The pride and joy of the cultural scene in the City of Brotherly Love has always been the Philadelphia Orchestra.
It was Leopold Stokowski, the orchestra's third music director, who created and nurtured the ''Philadelphia sound.''
After Stokowski's 23 years, his successor, Eugene Ormandy, zealously protected that sound for 48 years.
And now Riccardo Muti, the flamboyant new music director, is trying to reshape the orchestra into something altogether different, though it is too early at this point to know what his ideas really are.
But Philadelphia's international renown as a musical town is limited to that fabulous orchestra. The Opera Company of Philadelphia offers some eight or so productions a season, with former New York City Opera artistic director Julius Rudel often in the pit. Most of the talent, however, is imported. And gone are the days when the Metropolitan Opera used to do one-night run-outs to Philadelphia with premiere casts.
There was a major attempt afoot recently to build a new concert hall for the orchestra and turn its current home, the Academy of Music, back into an opera house.
It was a bold bid to create a thriving arts complex, but it failed for several reasons. A small but important 20-foot strip of land needed to set the concert hall back off the main street was not obtainable. That alone would have made the entire project collapse. But underlying that issue was the unspoken fear that Philadelphia could not support an arts center of this magnitude. The ballet and opera companies are not in the most robust financial condition. Their combined seasons could not have filled the Academy of Music with the orchestra in its own home.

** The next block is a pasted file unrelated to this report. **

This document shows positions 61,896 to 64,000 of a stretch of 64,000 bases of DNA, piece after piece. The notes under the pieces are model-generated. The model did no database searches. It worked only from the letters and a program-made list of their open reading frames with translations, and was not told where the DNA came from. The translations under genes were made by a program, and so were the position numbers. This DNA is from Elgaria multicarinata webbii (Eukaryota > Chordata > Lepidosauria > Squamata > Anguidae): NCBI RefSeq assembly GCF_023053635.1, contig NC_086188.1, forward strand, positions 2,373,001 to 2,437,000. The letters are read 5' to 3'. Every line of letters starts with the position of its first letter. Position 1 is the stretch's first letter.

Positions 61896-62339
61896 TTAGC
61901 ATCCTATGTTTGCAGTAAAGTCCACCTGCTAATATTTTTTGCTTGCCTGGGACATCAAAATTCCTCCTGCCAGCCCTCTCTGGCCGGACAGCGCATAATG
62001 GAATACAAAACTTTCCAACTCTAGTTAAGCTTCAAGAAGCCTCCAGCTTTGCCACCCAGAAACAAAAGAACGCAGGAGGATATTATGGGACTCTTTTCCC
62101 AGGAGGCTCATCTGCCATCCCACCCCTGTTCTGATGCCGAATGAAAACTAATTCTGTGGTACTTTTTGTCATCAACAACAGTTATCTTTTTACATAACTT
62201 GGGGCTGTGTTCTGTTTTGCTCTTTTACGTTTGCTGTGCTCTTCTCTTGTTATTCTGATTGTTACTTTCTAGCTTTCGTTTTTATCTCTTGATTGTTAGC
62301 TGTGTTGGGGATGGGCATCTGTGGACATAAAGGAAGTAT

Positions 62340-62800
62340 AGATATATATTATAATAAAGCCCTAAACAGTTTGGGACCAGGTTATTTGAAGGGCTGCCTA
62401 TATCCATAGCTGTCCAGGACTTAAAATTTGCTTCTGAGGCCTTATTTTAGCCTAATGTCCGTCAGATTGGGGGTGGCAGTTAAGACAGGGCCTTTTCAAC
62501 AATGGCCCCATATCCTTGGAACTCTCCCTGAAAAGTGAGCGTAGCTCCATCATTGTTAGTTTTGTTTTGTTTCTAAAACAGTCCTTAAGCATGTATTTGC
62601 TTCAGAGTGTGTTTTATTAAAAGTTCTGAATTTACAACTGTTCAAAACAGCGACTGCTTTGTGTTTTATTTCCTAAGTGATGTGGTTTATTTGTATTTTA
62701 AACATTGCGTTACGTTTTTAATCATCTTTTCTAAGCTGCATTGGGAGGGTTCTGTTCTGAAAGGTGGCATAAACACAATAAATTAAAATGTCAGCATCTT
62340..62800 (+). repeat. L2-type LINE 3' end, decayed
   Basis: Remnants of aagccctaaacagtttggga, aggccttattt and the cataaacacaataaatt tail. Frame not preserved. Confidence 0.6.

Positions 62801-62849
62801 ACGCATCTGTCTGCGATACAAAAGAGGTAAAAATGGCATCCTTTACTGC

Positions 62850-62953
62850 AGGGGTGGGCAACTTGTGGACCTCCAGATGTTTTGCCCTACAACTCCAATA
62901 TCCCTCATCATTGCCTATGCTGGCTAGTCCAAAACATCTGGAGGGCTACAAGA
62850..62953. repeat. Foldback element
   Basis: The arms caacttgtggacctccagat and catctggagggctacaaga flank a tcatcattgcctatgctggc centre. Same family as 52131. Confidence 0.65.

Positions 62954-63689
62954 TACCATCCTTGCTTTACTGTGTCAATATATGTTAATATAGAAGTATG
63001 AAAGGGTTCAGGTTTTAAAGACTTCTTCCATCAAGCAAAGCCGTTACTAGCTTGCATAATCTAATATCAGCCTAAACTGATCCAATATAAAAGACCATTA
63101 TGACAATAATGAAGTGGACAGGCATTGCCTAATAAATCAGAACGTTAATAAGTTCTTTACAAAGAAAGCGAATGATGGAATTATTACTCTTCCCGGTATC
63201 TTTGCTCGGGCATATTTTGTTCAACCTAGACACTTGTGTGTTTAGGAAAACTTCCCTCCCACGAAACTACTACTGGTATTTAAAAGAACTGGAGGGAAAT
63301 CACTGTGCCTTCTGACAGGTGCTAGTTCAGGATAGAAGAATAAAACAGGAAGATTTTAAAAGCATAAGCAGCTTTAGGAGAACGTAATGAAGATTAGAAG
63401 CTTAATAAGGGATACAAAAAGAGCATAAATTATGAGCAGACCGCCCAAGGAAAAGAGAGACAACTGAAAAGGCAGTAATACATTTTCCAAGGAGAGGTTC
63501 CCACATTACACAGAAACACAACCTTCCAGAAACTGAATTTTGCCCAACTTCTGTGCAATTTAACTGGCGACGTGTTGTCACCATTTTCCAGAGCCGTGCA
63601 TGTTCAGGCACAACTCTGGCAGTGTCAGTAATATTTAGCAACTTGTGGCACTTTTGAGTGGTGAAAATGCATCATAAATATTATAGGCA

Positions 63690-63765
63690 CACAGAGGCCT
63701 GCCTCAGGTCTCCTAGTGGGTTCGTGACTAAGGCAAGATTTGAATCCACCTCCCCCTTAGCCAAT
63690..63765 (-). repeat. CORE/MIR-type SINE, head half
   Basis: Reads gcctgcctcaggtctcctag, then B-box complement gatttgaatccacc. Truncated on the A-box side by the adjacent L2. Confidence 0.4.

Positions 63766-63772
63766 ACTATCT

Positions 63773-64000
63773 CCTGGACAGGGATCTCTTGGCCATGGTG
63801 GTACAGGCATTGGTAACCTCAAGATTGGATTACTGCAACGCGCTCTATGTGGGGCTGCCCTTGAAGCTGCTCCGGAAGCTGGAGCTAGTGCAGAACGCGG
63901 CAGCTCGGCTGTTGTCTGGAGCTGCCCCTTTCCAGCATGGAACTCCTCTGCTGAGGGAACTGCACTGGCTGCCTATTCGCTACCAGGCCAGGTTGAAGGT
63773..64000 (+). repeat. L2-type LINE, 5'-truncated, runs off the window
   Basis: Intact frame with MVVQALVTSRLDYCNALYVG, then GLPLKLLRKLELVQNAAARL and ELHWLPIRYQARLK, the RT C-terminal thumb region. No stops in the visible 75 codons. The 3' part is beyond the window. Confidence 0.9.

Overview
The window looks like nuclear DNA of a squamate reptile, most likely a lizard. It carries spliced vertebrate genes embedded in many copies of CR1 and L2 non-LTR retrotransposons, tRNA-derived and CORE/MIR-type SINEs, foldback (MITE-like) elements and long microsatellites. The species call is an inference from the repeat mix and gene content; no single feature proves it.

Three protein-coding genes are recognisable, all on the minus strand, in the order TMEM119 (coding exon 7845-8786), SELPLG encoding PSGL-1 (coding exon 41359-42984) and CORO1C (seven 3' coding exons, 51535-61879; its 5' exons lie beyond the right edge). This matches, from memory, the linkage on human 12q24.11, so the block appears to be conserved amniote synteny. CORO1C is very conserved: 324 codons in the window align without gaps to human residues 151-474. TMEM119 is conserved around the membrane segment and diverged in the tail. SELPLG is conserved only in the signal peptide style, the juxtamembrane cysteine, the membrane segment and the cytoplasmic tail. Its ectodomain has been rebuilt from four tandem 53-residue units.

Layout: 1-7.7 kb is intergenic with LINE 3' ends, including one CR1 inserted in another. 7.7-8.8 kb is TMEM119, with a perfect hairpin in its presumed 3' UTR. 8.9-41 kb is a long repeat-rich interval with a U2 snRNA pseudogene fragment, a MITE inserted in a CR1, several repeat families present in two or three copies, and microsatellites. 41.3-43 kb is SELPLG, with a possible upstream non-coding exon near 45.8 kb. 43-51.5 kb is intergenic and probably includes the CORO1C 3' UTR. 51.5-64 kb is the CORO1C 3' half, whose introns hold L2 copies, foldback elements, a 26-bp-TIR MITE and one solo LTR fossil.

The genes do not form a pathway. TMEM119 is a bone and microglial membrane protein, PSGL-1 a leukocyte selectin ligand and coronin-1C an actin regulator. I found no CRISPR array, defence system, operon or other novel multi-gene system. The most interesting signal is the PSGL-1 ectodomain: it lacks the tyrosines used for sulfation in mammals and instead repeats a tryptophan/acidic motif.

And though the city is big on chamber music, those concerts tend to happen more on college campuses rather than the theater district, where the academy is located.
The Curtis Institute offers some of the finest conservatory training in the country today, with an illustrious faculty and a fine accumulation of renowned graduates. The Philadelphia Orchestra almost considers the institute as its farm team. The Philadelphia Academy of the Vocal Arts has encouraged and nurtured singers through the years as well.